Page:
Mountaineer Magazine Winter 2023

As a Mountaineers member, you receive free access to our quarterly Mountaineer magazine, keeping you up-to-date with everything our organization and community have been up to. Hear from regular contributors on topics from training exercises to trail tips, and read features from our members sharing stories from the outdoors. We encourage you to access all of our updates, stories, tips, and more in the tree free online magazine today. Read more…

Bookmarks | All and Nothing: Inside Free Soloing

The following is an excerpt from All and Nothing: Inside Free Soloing by acclaimed author Jeff Smoot. Once considered a fringe activity, free soloing - climbing without a rope - has entered the mainstream consciousness. Yet climbers have been free soloing all along, motivated by reasons as varied as the climbers themselves. All and Nothing delves into the cultural history of free soloing and explores the interplay between climbing and risk, as well as psychological theories, evolving climbing ethics, and the effect of media coverage. With a complex personal connection to free soloing, Jeff Smoot examines our relationship with risk, how we perceive our sense of control, and what it means to consider our mortality. Read more…

Retro Rewind | The 1963 Mountaineers Summer Outing

It was 1963, and a group of 166 Mountaineers were embarking on a Summer Outing into what is known today as the North Cascades National Park. That day the park was still a dream; The Mountaineers and other partnering conservationists had been working for nearly 60 years to achieve a park designation. Mountaineers chairman Chet Powell chose “these wilderness alps” as the location for the year’s annual outing, believing that “as much of the area as possible should be seen by as many as possible” to advance efforts to protect the region. Read more…

Yoga for the Outdoors

Before I took my first class back in 1999, I associated yoga with lithe-limbed contortionists standing on their heads, chanting for hours. But as a frenzied young woman with a busy and stressful career, I was looking for a way to bring tranquility into my life, and I’d heard that holding these painful-looking postures could alleviate stress and anxiety. I didn’t understand how something that looked so uncomfortable could help me achieve inner peace, but despite my misgivings I was willing to give yoga a try. Read more…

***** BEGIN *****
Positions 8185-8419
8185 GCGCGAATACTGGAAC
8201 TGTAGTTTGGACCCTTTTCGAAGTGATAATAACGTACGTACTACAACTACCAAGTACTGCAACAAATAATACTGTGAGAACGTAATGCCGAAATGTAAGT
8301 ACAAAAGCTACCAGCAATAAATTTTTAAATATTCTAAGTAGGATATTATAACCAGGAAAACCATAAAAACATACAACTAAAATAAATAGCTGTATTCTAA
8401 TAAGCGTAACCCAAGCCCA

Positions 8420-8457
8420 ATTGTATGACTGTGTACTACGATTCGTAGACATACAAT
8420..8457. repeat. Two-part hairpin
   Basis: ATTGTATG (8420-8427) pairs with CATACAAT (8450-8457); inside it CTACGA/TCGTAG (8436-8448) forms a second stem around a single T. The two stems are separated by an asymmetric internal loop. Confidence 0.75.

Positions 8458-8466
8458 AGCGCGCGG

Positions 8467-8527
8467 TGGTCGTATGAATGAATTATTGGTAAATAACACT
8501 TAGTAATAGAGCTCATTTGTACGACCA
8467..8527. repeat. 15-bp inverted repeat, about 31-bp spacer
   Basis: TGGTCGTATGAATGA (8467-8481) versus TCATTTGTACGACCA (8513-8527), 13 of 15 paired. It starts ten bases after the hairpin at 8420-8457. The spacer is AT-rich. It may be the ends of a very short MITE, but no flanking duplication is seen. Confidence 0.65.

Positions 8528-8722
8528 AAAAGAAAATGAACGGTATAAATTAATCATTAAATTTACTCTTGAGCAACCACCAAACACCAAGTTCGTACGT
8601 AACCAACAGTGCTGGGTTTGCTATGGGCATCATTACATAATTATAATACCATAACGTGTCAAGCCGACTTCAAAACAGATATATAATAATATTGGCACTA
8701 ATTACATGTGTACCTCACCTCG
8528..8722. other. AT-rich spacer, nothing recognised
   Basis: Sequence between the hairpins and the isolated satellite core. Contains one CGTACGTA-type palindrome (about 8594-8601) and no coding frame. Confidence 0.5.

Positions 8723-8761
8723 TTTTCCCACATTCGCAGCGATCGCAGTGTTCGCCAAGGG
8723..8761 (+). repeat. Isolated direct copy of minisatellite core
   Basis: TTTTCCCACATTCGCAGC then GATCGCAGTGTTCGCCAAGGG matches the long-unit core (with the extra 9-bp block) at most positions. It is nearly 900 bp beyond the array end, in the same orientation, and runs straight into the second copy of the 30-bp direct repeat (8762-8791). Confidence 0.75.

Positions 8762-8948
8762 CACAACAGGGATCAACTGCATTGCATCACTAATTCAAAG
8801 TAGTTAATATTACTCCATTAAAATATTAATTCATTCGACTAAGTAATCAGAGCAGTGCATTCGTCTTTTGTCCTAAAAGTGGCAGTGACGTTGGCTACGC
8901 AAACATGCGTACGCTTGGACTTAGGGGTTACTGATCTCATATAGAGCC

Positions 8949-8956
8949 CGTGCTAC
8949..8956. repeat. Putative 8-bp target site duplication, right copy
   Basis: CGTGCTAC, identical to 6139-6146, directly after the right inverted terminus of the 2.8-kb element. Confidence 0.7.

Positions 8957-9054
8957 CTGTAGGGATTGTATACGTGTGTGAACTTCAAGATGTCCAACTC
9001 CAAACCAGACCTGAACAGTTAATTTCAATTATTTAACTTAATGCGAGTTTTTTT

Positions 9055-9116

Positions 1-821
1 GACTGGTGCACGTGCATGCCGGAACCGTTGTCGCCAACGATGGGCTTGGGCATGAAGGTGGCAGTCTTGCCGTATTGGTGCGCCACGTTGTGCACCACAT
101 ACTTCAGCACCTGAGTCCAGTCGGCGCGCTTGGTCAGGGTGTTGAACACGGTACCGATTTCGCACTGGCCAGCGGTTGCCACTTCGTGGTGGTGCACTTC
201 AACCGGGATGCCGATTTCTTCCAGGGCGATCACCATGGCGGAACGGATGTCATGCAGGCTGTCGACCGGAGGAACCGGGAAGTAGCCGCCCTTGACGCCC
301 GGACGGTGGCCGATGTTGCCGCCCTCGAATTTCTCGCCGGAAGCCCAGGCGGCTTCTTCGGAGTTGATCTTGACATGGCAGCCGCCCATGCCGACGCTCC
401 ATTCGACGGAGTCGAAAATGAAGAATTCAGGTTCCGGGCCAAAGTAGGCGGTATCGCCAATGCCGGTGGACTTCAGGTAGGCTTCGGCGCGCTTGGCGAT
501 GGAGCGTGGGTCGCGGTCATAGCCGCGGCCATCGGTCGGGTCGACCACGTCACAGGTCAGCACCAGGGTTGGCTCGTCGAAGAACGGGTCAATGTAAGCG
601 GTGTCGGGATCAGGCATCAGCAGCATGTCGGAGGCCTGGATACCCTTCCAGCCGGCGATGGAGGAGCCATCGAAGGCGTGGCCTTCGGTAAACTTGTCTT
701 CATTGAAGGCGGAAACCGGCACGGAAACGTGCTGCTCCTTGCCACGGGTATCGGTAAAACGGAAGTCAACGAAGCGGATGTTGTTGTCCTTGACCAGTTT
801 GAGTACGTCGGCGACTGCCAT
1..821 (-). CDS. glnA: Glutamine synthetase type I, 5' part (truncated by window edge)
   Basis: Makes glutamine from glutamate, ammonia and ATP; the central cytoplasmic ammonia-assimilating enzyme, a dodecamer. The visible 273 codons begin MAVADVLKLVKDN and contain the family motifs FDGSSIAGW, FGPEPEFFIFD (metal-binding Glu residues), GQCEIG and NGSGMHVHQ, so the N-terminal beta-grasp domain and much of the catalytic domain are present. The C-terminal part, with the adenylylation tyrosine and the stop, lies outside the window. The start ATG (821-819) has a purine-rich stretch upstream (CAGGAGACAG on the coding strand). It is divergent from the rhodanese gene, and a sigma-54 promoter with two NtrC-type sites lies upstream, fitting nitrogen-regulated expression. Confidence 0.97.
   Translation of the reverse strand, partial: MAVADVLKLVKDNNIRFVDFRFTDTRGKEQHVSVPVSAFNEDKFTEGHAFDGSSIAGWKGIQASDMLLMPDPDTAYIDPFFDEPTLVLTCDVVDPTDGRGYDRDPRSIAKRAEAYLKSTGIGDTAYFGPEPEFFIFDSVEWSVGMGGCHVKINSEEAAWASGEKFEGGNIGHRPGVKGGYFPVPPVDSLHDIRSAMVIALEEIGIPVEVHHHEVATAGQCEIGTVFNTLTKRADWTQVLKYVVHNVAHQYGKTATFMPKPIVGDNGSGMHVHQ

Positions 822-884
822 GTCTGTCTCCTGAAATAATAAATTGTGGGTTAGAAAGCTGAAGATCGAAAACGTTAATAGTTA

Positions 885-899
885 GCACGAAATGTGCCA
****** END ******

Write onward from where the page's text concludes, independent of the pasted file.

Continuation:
Peak Performance | Avoid Becoming a Trip Report Statistic

Tricky trail conditions, iffy weather, and the adrenaline rush associated with epic adventures can all increase the likelihood of accidents. But with a little extra awareness and planning, you can avoid becoming a trip report statistic. To prevent accidents or injury during future trips, strive for good conditioning on urban terrain and work to learn from your leader. With help you will narrow the gap and increase your margin of safety in the mountains. Read more…

Falling

With my wrist in the strap of my trekking pole, I dangle over bright gray boulders bordering frothy water tumbling through the chasm. My brain is trying to comprehend what has happened. Just a few minutes ago I was hiking a wide, easy trail, and now I am hanging below it. Read more…

Conservation Currents | Why Conservation Matters to Mountaineers Members

After several years working on policy and advocacy campaigns to protect public lands and wildlife in Washington, D.C., I intimately understand how important recreationists can be in convincing lawmakers to invest in the outdoors. I moved home to Washington State in search of conservation work that allowed me to give back to the lands and waters that first connected me to nature. I saw The Mountaineers as exactly the kind of place where I could make an impact - a place where recreation and conservation converge, for adventure with purpose. Read more…